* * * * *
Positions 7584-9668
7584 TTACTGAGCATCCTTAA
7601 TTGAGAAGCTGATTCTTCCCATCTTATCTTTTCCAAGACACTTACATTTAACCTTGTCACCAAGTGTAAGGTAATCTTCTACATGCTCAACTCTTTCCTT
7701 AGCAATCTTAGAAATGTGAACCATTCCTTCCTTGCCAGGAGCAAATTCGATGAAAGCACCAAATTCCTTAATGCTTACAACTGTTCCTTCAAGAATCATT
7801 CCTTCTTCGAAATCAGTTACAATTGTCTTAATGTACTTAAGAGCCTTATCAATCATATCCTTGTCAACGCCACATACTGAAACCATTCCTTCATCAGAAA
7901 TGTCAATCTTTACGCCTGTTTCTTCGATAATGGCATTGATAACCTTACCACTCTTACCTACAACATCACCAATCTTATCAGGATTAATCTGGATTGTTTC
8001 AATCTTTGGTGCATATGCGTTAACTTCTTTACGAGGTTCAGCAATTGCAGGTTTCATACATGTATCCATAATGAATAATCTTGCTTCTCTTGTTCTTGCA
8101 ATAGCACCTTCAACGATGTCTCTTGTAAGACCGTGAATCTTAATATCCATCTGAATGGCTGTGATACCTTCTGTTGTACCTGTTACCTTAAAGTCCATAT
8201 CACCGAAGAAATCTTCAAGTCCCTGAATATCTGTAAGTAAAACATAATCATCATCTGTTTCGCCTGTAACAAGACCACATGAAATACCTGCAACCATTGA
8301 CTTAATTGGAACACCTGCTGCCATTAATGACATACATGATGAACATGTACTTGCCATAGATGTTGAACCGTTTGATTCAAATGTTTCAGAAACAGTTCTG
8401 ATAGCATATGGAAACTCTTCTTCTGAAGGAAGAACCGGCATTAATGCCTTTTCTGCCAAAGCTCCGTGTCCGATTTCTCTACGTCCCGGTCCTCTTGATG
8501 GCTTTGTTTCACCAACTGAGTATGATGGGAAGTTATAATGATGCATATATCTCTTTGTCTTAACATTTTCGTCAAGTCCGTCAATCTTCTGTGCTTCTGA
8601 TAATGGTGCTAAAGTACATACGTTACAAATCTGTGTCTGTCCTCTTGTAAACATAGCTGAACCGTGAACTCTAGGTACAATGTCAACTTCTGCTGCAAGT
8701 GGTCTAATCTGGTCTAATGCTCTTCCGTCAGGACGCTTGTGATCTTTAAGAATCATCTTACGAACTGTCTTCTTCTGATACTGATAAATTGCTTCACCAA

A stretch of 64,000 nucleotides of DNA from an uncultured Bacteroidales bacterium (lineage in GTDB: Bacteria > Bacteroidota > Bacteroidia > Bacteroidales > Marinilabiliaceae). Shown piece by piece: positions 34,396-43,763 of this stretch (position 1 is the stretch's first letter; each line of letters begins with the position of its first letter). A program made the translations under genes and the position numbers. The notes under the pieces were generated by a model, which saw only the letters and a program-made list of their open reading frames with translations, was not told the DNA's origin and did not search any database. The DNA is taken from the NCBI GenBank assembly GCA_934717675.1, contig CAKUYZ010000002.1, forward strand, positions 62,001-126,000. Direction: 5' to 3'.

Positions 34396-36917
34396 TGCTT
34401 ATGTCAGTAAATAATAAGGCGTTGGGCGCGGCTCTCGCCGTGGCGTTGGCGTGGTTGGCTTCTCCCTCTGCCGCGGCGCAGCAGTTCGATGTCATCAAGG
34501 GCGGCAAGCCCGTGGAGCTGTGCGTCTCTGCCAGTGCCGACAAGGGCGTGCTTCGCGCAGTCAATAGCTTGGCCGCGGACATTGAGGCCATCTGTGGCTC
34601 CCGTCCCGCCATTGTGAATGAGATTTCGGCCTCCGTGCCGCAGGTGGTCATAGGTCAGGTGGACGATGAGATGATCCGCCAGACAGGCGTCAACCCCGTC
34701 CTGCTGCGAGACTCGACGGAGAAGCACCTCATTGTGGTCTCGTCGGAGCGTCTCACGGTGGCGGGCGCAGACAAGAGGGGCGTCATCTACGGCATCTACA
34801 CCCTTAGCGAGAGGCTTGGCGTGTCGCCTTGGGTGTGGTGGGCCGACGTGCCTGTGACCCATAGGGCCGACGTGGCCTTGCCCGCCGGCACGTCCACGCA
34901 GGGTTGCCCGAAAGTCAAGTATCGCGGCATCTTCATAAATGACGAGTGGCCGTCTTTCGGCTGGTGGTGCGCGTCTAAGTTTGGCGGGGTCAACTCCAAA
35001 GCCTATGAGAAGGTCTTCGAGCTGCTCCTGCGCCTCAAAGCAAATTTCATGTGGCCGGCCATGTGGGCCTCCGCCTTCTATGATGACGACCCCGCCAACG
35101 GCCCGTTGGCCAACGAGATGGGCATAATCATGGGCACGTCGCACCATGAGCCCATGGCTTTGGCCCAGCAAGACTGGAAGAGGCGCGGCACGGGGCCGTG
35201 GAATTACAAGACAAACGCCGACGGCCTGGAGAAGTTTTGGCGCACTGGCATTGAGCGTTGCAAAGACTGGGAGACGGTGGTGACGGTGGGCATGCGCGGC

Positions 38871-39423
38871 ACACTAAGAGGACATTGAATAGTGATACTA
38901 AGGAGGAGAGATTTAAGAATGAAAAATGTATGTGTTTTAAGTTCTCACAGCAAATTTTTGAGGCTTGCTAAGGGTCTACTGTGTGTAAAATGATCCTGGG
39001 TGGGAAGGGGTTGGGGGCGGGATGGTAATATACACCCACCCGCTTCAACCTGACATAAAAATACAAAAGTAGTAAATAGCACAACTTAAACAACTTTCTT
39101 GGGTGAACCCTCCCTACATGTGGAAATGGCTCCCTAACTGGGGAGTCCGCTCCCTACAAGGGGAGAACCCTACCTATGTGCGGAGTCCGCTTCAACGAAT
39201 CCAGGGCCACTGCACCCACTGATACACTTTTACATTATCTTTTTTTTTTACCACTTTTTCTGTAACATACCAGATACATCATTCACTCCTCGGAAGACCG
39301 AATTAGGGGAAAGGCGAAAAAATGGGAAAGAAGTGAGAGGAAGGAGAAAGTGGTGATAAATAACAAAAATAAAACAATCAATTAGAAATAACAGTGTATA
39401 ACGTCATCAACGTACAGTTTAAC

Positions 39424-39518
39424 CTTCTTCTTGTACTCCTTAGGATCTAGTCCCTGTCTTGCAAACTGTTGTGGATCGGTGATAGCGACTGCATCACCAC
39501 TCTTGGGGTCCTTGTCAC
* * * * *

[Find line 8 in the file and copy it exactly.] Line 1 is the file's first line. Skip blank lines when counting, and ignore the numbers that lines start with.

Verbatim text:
8101 ATAGCACCTTCAACGATGTCTCTTGTAAGACCGTGAATCTTAATATCCATCTGAATGGCTGTGATACCTTCTGTTGTACCTGTTACCTTAAAGTCCATAT